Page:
The Obama Administration delivered legislative language to Congress in mid-August that details regulatory reform of OTC derivatives. The proposed legislation follows up on the discussion of OTC reform in the Administration’s white paper, “Financial Regulatory Reform: A New Foundation.” As part of the Administration’s proposed legislation, credit default swap markets and all other OTC derivative markets will be subject to comprehensive regulation.
Specifically, the proposals would require that standardized OTC derivatives be centrally cleared by a derivatives clearing organization regulated by the CFTC or a securities clearing agency regulated by the SEC. Similarly, standardized OTC derivatives will have to be traded on a CFTC- or SEC-regulated exchange or alternative swap execution facility.
In addition, the legislation will require higher capital and margin requirements for nonstandardized derivatives, in an effort to facilitate substantial migration of OTC derivatives onto central clearinghouses and exchanges. At the same time, any OTC derivative that is accepted for clearing by any regulated central clearinghouse will be presumed to be standardized.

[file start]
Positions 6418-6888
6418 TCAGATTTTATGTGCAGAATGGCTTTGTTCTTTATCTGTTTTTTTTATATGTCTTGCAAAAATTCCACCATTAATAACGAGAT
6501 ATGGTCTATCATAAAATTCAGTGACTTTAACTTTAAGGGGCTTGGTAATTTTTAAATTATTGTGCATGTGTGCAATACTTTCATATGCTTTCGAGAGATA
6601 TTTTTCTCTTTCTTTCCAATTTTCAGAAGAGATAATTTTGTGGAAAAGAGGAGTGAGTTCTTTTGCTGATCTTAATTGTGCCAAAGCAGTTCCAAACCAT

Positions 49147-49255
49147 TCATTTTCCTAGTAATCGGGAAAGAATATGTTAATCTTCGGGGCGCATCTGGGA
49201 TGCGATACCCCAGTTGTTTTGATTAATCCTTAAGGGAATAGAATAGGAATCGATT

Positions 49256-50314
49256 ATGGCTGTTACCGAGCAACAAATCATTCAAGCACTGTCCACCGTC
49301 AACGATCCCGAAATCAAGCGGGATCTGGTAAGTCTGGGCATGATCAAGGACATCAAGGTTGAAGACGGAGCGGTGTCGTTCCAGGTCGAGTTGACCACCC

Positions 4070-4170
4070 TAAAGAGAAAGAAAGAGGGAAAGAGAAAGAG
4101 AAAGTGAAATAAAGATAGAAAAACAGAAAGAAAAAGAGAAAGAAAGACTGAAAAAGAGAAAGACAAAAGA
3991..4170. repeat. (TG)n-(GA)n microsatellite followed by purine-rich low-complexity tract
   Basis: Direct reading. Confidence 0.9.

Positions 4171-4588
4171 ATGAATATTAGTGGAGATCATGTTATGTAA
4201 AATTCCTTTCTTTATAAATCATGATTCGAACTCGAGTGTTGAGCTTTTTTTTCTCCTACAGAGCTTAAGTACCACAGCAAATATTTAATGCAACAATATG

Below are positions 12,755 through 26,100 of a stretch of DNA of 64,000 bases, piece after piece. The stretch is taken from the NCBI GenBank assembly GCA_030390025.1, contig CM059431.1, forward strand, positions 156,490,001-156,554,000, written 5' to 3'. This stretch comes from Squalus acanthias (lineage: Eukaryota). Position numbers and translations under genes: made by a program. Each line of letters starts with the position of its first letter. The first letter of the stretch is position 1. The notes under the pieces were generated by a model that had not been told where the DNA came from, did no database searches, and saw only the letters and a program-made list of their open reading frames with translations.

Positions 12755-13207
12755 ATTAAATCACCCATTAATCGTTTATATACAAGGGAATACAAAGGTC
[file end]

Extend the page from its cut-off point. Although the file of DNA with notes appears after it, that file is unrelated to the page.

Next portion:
The legislation also requires transparency for all OTC derivative markets by giving all relevant federal financial regulatory agencies access (on a confidential basis) to the OTC derivative transactions and related positions of individual market participants. Likewise, the public would have access to aggregated data on open positions and trading volumes.
The proposed legislation also would regulate any firm that deals in OTC derivatives and any other firm that takes large positions in OTC derivatives. Those dealers and major market participants that are banks would be regulated by the federal banking agencies, while those that are not would be regulated by either the CFTC or SEC.